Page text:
2012, 415 p & notes (Review copy)
What a beautiful book! was my initial response on opening this book. Like Alice in Wonderland’s sister, I am accustomed to my colonial biographies arriving without pictures or conversations, and if by chance there are pictures, it is usually a set of black-and-white pictures inserted in two or three places in the text. But this book is a well-bound hardback, complete with ribbon place-keeper, with a coloured and gold-embossed dusk-jacket that envelopes an even more beautiful cover underneath. It shows Conrad Marten’s painting of the landscape surrounding Elizabeth Bay House, built by Alexander Macleay, and possibly the best known association that many of us have with Macleay today. The fly-leaves of the book are patterned with thistles, reflecting Macleay’s Scottish origins, and the book is replete with vividly coloured photographs. The book has many of those features that publishers seem to begrudge these days: footnotes AND a bibliography, index and timeline.
I’m not accustomed to such luxury in my history books, although two other recent beautiful publications in Australian History spring to mind: Grace Karsken’s The Colony and Bain Attwood’s Possession. But both these books, written by noted and established historians, dealt with the founding of the two largest cities in Australia, and while being strongly academic texts, could be expected to- and did- attract a broad readership and both garnered significant history awards. Who, I wonder, is the audience for this beautiful book?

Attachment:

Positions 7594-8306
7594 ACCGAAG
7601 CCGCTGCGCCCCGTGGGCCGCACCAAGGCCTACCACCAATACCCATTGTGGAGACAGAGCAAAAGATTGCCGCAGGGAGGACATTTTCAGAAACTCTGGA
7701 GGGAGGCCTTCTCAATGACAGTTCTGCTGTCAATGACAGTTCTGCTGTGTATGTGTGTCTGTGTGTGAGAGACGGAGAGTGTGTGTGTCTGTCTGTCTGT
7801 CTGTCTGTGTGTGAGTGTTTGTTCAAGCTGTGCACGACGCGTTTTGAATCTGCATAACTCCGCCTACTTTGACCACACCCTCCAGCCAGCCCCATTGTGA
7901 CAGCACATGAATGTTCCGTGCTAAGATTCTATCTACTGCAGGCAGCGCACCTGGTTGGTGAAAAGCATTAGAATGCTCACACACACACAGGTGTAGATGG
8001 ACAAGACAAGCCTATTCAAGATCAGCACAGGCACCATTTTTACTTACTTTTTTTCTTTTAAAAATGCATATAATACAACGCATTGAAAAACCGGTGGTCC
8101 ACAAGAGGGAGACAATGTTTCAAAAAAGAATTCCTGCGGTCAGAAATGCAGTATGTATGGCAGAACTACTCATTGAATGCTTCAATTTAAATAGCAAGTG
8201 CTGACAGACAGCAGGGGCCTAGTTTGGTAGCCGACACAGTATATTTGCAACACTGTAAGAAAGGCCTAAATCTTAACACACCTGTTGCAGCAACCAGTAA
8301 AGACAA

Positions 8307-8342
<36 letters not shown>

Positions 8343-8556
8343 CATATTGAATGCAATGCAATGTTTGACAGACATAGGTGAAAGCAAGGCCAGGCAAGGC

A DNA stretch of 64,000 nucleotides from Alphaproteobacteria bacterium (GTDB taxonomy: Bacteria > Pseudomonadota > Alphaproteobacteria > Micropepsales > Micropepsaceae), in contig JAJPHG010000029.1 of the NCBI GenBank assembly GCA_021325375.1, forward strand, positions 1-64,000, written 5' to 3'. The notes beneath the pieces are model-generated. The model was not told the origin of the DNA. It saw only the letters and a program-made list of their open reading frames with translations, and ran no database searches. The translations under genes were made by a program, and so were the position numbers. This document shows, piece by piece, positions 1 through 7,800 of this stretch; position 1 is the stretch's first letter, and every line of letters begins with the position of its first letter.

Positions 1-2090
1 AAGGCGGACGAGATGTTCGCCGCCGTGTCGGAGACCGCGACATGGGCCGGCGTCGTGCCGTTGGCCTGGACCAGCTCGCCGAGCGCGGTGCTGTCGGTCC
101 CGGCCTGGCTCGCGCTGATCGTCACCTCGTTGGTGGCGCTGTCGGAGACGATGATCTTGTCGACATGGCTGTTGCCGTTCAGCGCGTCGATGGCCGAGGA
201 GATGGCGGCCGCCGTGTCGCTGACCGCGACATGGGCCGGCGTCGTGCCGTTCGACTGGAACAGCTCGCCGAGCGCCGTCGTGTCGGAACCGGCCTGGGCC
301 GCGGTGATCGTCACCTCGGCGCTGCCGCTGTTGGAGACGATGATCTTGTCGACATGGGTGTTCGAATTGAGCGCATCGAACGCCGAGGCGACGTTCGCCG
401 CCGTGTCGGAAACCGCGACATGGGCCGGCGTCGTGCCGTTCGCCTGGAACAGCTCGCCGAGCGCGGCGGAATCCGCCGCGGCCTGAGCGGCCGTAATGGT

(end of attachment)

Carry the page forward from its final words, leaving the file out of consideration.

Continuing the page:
Alexander Macleay (1767-1848) was born in Scotland and did not arrive in Australia until 1826 at the age of 59 to take up the position of Colonial Secretary, alongside the new governor Ralph Darling. By this time, he had a large family (17 children!- although only 10 survived to adulthood) and he was accompanied to Sydney by his wife and six daughters and an extensive private collection of insects and objects from all over the world. As Secretary of the Linnean Society in London, he had contacts with scientific boards and their gentleman collectors across Europe, and his interest in botany and natural history continued in NSW where he not only served as patron of the fledgling societies established amongst the colonial gentry here (including the Museum and the Botanic Gardens), but also maintained his networks with the natural history community back home. His daughters married into the colonial elite of Sydney society, and his home Elizabeth Bay House was noted for its extensive and exotic gardens, through which he introduced many plants into Australia, including the wisteria. His close association with Governor Darling meant that he had to share the increasing acrimony directed at Darling, and his career ended ambiguously and unhappily under Governor Bourke, with whom he never established the same rapport. However, with the granting of a limited degree of self-government in 1842, Macleay offered himself for election to the Legislative Council where he was voted Speaker, a position in which it was acknowledged, even by his political opponents, that he served well. But despite (and perhaps because of) the rapid accumulation of land, he fell victim to the widespread depression of the 1840s, and was forced to move from his Elizabeth Bay House, estranged from his eldest son William who had taken over his finances. His scientific collection was eventually transferred to the Macleay Museum at the University of Sydney, where it still rests.